guest blogger product management

How to Succeed at Product Management in the Face of Uncertainty

Guest Post by: Ben Chamberlain (Mentee, Session 9, The Product Mentor) [Paired with Mentor, Nis Frome]

I was frustrated when I started The Product Guy mentorship program. I felt by executing primarily on well-defined projects, my role was closer to project manager than a product manager. Serendipitously, the company changed direction and I was tasked to build a product with few concrete details and a great deal of uncertainty. The lack of definition opened the opportunity to  learn a few lessons along the way. Hopefully they will help you when you encounter important projects that aren’t well-defined.

  1. Get the full backstory

    When a project isn’t well defined, it may be because the stakeholders themselves aren’t completely sure what they want. Or it could be that they simply haven’t told you because you haven’t asked. Keep pushing on to discover what the goal is – is it increasing revenue, reducing cost, learning? What does your boss want to show their boss, and in what timeframe? If it’s a senior PM, it may be showing an exciting opportunity to VPs or CPO. If it’s executives, it may be what they need to present to the board. To achieve success, you need to understand how success is defined.

  1. Document your Key Assumptions

    Write down the assumptions you have about this project in a list, then order it by those most critical to least critical for the success of this project. As you learn, add the information supporting and contradicting these assumptions to the doc. Add new assumptions as you gather them. The information you gather doesn’t just have to be A/B tests. It can include many sources of information, user testing, anecdotal data from other teams, like sales or support, what your competitors are doing, and the instincts of your executives.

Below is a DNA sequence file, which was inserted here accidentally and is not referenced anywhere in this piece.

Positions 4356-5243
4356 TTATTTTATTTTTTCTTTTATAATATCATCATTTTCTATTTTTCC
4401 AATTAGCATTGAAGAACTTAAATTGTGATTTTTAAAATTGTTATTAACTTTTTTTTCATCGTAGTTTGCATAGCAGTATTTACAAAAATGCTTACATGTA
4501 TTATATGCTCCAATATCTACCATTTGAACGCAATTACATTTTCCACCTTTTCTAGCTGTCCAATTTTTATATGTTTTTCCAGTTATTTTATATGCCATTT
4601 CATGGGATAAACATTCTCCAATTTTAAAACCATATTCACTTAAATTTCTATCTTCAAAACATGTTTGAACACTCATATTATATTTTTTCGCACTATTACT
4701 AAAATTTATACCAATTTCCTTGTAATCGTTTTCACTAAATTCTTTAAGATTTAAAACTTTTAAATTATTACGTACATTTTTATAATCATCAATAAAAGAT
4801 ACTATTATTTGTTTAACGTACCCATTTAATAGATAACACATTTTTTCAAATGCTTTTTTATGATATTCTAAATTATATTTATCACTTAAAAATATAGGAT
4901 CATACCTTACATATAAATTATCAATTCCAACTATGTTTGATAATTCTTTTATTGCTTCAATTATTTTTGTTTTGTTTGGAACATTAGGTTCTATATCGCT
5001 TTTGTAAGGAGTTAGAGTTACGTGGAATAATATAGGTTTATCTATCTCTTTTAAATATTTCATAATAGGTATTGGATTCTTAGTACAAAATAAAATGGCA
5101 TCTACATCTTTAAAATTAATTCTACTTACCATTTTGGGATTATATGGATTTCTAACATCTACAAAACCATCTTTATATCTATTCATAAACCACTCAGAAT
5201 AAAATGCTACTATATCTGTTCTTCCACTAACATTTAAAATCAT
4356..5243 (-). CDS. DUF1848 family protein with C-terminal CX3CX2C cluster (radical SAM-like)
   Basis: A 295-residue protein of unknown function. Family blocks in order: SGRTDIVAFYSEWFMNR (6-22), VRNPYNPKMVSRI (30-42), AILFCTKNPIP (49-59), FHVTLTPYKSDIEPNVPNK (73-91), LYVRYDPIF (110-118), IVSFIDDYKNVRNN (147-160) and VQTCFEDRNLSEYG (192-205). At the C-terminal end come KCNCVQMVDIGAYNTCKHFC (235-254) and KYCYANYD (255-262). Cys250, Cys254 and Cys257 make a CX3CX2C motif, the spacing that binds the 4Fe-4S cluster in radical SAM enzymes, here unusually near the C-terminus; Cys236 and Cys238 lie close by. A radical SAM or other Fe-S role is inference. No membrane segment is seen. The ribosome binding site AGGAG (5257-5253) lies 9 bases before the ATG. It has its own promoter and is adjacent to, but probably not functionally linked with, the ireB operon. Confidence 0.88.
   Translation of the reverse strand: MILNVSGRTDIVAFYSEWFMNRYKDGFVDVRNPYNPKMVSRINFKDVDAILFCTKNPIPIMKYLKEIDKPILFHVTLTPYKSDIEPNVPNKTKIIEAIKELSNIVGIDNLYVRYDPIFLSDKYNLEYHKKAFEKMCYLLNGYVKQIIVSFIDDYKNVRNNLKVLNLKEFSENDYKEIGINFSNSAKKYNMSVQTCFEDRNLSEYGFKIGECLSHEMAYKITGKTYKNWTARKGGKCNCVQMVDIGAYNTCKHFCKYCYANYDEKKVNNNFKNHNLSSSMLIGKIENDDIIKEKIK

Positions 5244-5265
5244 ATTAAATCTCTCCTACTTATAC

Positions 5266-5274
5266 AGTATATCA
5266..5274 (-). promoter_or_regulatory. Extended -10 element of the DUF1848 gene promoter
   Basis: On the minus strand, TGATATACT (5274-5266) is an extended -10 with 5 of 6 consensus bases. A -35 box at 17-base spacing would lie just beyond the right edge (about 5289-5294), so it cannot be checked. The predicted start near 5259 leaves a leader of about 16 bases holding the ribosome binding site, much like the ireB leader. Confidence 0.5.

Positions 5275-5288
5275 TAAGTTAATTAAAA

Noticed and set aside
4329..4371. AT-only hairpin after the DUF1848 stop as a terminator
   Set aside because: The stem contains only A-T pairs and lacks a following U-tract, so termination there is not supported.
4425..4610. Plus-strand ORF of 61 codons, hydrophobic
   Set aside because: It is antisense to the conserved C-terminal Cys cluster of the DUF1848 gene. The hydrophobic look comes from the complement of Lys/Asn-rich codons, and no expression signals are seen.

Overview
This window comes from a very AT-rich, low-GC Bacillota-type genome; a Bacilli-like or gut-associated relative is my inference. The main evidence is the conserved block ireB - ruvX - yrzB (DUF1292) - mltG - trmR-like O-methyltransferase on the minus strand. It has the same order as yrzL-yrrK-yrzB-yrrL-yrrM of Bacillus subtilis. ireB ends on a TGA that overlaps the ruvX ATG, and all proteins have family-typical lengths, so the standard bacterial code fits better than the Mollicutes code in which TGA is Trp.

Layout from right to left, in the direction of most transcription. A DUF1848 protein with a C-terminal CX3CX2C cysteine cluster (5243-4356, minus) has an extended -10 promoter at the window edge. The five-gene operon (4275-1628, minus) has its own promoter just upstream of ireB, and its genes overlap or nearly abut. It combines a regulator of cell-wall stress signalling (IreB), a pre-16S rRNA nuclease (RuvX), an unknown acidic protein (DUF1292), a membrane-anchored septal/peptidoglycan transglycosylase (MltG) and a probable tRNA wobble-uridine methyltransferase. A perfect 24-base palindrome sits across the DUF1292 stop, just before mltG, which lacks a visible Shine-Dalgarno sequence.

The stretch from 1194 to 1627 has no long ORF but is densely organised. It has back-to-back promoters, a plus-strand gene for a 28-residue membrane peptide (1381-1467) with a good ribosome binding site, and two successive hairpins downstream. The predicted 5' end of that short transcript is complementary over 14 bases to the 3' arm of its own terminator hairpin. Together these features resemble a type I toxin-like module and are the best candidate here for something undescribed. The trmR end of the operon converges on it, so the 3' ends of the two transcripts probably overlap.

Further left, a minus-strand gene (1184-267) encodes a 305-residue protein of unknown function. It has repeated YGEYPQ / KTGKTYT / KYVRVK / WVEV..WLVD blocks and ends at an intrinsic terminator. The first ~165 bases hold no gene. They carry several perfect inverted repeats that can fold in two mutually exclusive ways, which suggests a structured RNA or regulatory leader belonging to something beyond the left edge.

In times when you’re learning first, having this centralized information can show what you know and guide you towards the next most important thing to learn.

  1. Lean on your developers

    Those talks where you push to learn the backstory? Ensure the developer or developers on the project are in the room for them. They understand the technology the best, and need to as close as possible to the problem. You won’t be there for the hundreds of decisions they’ll need to make as they execute on the roadmap, so the more context they have, the better their decisions will be.

  1. Communicate Communicate Communicate Communicate

    Even if your stakeholders aren’t sure what they want, they know what they don’t want, and that’s to be surprised. Communicate the plan, progress, and changes, over and over as you learn new information.  In messy projects, the information can change very quickly and consistent updates are a must. If you sense confusion, check-in with your stakeholders if they are feel up to date, and change the way you’re communicating if needed, whether it’s through a different medium or giving a different level of detail.

  1. Believe

    In every large project there comes a time when it becomes difficult to envision the path to success. This is doubly true for messily defined problems. You may realize you’ve been solving for the wrong problem, or that question the validity of the assumption most crucial to your projects success. Remember that this messy project fell to you because someone believed you could do it. If they had faith in you, you can too.

About Ben Chamberlain

benBen Chamberlain has worked on technology products in the San Francisco area for six years. His primarily focuses on early product growth and internal tooling. He is currently a Product Manager at Prezi.

 

 

 


More About The Product Mentor

TPM-Short3-Logo4The Product Mentor is a program designed to pair Product Management Mentors and Mentees around the World, across all industries, from start-up to enterprise, guided by the fundamental goals…

Better Decisions. Better Products. Better Product People.

Each Session of the program runs for 6 months with paired individuals…

  • Conducting regular 1-on-1 mentor-mentee chats
  • Sharing experiences with the larger Product community
  • Participating in live-streamed product management lessons and Q&A
  • Mentors and Mentees sharing their product management knowledge with the broader community

Sign up to be a Mentor today & join an elite group of product management leaders!

Check out the Mentors & Enjoy!

Jeremy Horn
The Product Guy

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